Prominent Republicans find new enthusiasm for COVID-19 vaccines

Some GOP lawmakers and media representatives have made it a point to publicly support coronavirus vaccines as the Delta variant rips through parts of the country with low vaccination rates.
Why It Matters: Republicans are much higher vaccine resistance than Democrats, and some party leaders have been open to US vaccination efforts despite the effectiveness of the vaccinations.
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Driving news: Members of the House's GOP leadership and GOP Medical Committee are holding a press conference this morning to "discuss the need to get vaccinated, uncover the origins of the pandemic, and keep schools and businesses open," according to one press Publication.
Participants include representatives Elise Stefanik and Steve Scalise, who received his first vaccination last weekend.
"Especially since the Delta variant is getting a lot more aggressive and seeing further spike, it was a good time to do so," Scalise told NOLA.com.
Other prominent conservatives also spoke out on the vaccine's benefits this week.
“For many Americans, it makes perfect sense to get vaccinated. I believe in science. I believe in the science of vaccination, "Fox News' Sean Hannity said on Monday's show.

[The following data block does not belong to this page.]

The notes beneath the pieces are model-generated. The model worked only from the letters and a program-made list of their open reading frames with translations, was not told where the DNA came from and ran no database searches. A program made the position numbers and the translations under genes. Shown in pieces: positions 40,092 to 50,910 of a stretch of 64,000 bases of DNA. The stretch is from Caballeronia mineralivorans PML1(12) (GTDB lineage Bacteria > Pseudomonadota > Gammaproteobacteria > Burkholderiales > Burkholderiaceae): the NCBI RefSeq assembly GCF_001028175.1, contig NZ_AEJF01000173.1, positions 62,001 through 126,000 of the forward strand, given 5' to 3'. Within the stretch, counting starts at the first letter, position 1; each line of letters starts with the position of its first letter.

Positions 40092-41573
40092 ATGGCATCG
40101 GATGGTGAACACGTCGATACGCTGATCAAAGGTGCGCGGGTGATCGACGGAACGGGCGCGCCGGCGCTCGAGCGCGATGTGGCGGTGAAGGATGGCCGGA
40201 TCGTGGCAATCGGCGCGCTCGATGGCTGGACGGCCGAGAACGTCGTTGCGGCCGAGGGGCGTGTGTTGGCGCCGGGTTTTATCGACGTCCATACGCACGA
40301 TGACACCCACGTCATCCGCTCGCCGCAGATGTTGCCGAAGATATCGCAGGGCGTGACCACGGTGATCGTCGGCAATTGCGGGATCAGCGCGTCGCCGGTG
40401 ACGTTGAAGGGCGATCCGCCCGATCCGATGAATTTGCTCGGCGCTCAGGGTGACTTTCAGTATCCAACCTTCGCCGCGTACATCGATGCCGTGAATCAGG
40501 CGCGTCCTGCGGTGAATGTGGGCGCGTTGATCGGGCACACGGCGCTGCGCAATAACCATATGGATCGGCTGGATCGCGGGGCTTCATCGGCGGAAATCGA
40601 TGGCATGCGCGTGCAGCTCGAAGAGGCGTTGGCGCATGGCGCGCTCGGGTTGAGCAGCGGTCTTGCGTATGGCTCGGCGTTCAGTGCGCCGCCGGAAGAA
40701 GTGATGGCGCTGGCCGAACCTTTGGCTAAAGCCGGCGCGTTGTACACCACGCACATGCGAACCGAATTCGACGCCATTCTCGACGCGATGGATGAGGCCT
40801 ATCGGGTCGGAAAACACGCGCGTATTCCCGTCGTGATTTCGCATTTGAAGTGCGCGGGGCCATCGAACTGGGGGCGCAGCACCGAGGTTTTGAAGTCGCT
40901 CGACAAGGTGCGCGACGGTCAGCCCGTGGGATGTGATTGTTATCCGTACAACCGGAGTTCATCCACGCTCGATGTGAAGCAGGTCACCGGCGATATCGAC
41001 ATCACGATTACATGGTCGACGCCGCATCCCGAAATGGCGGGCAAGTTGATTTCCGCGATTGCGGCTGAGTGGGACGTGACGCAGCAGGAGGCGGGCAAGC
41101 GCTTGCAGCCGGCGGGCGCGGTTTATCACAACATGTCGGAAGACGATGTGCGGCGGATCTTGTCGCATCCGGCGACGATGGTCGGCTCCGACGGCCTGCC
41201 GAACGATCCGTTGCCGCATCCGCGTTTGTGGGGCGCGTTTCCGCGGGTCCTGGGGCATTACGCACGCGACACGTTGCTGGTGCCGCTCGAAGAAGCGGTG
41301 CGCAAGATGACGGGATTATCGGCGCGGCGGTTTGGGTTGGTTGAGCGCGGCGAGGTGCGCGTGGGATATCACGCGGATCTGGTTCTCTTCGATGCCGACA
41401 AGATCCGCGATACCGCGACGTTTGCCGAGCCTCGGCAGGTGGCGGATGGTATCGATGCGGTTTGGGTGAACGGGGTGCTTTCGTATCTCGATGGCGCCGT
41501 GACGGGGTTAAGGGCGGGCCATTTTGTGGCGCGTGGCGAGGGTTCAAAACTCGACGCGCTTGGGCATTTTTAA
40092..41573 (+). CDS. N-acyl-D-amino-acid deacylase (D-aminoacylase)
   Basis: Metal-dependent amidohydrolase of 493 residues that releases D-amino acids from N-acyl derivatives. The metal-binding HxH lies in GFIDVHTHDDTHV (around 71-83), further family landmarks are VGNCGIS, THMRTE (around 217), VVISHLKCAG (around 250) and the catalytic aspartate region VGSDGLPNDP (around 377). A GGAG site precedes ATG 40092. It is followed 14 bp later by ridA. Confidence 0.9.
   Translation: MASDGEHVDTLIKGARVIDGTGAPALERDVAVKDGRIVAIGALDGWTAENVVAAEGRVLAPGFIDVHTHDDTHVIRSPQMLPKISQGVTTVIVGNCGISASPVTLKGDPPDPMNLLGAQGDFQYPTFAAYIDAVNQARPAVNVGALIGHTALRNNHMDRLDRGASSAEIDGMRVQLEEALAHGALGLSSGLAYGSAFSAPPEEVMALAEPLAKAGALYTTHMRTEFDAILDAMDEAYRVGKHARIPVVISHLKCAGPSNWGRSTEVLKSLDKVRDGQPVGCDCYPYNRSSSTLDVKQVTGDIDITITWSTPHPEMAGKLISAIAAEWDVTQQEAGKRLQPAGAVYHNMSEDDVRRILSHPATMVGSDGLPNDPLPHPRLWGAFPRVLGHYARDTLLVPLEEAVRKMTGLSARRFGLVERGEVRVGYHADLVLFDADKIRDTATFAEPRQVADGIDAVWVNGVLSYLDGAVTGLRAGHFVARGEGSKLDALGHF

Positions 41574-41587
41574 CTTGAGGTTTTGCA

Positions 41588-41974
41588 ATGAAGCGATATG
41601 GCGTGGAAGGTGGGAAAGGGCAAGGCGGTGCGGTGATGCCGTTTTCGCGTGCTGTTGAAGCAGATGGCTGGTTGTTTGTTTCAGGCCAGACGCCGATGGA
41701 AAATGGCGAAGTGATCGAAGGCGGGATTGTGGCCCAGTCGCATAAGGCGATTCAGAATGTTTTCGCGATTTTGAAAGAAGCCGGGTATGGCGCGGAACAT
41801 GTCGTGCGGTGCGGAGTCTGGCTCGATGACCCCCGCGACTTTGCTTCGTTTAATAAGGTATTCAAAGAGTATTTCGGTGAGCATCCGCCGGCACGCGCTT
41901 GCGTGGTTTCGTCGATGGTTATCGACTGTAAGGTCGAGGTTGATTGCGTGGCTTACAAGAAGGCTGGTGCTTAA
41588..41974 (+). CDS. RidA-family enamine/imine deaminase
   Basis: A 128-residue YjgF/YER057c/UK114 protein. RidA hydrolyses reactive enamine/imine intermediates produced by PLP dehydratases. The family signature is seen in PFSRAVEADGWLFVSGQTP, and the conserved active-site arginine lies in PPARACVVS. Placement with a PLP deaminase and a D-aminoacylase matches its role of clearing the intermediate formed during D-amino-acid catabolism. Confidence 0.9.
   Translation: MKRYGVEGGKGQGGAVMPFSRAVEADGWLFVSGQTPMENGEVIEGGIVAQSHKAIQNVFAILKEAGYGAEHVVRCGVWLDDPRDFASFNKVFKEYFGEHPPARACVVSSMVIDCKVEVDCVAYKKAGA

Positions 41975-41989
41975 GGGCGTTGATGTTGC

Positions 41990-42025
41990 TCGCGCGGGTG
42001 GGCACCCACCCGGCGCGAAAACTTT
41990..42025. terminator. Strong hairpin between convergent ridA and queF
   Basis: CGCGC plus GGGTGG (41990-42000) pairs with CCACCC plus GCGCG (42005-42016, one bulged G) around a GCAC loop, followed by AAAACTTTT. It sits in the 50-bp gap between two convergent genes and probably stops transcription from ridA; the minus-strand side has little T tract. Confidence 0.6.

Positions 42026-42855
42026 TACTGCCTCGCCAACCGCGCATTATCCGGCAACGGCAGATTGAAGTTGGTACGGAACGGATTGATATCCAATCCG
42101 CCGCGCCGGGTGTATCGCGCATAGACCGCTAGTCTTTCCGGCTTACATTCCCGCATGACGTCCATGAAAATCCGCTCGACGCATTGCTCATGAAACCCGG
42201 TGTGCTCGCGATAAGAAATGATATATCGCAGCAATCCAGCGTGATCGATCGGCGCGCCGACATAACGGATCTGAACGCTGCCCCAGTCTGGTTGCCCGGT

"These shots need to go in all arms asap, or we'll end up in a situation we don't long for again in the fall that we went through last year," R-Ky.) Said Tuesday.
The big picture: Among the unvaccinated - who are disproportionately likely to be Republicans or live in red counties and states - the pandemic is far from over.
As several media outlets pointed out recently, reluctance to use GOP vaccines has turned into open opposition or hostility in some cases.
Yes, but: even among vaccine advocates, news can be confusing or contradicting.
Hannity followed up on his vaccine endorsement Monday with an interview with a woman who protested her college's vaccination requirement, according to the AP, and other Fox hosts have continued to criticize the vaccine or vaccination efforts.
Governors and state lawmakers have passed or are pushing to ban vaccination requirements and protect unvaccinated people from "discrimination".
What Trump Says: The former president's recent statement about vaccines didn't exactly encourage her.
"People refuse to take the vaccine because they don't trust [Biden's] government, they don't trust the election results, and they certainly don't trust the fake news that refuses to tell the truth," Trump said last weekend.
Bottom Line: The vast majority of Americans who are still dying from the virus are unvaccinated, and it is ultimately not in the interests of politicians to prevent their supporters from getting the vaccine.
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Steve Scalise
American politician

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